Page 3770 - Week 12 - Wednesday, 28 October 2015

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The government’s commitment also is to closely monitor these changes. The taxi and on-demand transport industry is undoubtedly going through significant disruption around the world. The idea that we can pretend this is not happening and that there is not a response necessary is just madness. We have seen disruption happening, but the sort of disruption that is happening in this industry is happening in many others around the world. Just ask the newspaper industry, or booksellers. Those who have been involved in areas of regulated or semi-regulated service provision in many different industries need to embrace change. Think of Kodak, a major corporation that has struggled and fallen by the wayside as a result of technological change. In turn, even search engine and IT firms that were at the start of the tech boom have seen their initial boom move aside and others step into their place. That is the nature of change, and the pace of change is only increasing. The original business model for a company like Yahoo is obviously now out of date, and we see innovation and change as a constant feature in our society.

The ACT is in a better position to reform for that change than most. Unlike other jurisdictions, we have not issued a perpetual taxi licence in 20 years. What a good decision that was 20 years ago—a very good decision, and one that should have been taken even earlier, in my view. The fact that perpetual plate holders have bought into a highly protected market and received the benefit of operating in that highly protected market for more than two decades does not mean that the government is obliged to protect or sustain that business model forever. And anyone who invested on that basis should not have made that assumption. As Mr Coe indicated, regulations will change. Governments always reserve the right to change the regulatory environment. Anyone who invested on the basis that there would never be any change made a very bad call.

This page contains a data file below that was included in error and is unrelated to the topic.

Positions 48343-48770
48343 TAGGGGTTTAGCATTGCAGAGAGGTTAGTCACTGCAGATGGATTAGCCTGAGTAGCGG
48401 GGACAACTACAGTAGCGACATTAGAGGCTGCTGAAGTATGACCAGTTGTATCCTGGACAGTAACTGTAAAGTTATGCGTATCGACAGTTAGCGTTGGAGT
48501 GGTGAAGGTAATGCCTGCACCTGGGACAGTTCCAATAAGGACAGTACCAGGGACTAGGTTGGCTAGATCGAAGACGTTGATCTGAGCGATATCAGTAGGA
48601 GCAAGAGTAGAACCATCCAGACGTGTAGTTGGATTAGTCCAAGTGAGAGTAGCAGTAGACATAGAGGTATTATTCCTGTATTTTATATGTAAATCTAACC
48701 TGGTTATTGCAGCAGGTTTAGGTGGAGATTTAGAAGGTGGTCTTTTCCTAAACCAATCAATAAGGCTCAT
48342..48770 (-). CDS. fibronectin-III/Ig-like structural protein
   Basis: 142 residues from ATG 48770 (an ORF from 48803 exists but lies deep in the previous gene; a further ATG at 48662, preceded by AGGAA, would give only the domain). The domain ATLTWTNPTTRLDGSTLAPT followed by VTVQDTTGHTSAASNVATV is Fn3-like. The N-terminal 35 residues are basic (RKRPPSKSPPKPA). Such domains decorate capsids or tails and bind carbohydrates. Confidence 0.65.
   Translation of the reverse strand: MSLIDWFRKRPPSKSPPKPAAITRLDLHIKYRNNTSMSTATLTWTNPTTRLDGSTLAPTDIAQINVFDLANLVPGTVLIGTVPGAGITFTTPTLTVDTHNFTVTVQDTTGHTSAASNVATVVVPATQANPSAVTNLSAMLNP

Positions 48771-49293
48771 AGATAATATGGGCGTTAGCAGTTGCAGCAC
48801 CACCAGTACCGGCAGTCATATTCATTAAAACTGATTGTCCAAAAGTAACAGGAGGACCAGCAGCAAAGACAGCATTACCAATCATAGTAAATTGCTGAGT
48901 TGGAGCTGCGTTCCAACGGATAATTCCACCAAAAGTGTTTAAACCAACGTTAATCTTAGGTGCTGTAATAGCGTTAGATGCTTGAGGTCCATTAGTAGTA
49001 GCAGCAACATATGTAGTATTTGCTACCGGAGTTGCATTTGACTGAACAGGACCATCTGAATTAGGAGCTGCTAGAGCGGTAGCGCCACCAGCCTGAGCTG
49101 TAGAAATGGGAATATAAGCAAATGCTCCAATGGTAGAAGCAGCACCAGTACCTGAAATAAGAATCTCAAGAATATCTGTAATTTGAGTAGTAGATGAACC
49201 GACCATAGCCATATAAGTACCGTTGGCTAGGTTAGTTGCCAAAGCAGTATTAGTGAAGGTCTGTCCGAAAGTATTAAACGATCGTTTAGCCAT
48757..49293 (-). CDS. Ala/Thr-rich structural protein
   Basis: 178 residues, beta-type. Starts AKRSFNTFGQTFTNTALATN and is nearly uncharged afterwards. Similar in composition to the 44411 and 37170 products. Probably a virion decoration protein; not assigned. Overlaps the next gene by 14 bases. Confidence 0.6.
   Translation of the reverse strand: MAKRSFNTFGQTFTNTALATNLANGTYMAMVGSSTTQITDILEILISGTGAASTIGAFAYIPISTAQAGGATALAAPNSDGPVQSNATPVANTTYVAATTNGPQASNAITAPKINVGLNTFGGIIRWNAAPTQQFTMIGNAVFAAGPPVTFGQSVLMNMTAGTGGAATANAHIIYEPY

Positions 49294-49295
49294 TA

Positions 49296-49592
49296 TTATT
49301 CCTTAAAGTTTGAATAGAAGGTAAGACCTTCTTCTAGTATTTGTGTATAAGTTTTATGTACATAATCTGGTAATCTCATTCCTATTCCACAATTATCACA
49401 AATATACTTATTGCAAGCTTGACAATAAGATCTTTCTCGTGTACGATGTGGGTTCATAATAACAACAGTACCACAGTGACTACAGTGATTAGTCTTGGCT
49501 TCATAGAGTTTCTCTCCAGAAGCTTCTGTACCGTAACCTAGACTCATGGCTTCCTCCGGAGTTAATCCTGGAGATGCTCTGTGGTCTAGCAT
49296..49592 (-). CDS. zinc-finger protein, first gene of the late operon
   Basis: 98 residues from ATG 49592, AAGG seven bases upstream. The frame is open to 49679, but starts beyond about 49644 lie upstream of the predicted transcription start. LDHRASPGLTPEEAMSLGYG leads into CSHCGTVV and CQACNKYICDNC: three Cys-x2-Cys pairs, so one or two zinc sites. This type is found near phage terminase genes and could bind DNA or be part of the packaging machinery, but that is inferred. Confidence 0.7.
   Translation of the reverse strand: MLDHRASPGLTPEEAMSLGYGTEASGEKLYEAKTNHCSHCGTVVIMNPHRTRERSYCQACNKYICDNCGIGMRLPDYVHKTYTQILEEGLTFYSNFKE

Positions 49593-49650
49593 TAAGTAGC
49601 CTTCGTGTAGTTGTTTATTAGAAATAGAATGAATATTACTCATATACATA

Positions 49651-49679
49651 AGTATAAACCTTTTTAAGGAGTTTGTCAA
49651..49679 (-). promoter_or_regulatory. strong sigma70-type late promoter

I do note, though, that when people benefited from the upside of regulation, when the value of taxi licences was increasing exponentially, as it has been in many jurisdictions around this country, I did not hear that many people, particularly on that side of politics, calling for increased taxation to capture that increase in value over a period of time. What goes up can come down.

The government recognises, though, that our reforms will change the taxi industry. There is no doubting that. Of course they will. Of course these reforms will mean change. That change was coming anyway, and coming at a rapid pace. That is why we have committed to actively monitor and review the impact of the reforms.

I hope we can deregulate further in the future. I think that is undoubtedly the direction of public policy in this country. It is what the new federal Treasurer has demanded of the states and territories—to implement the Harper competition policy reforms, one of which was to deregulate taxis and support the introduction of ride sharing services. It is a clear area of micro-economic reform for this country and one that the ACT is proud to lead. They are proud and important decisions, to lead in this area. But there have been umpteen reviews. The Productivity Commission has looked at this matter extensively over decades. The most recent analysis of competition policy priorities in this country, by Ian Harper, clearly articulated that this was an area that states and territories needed to move on.

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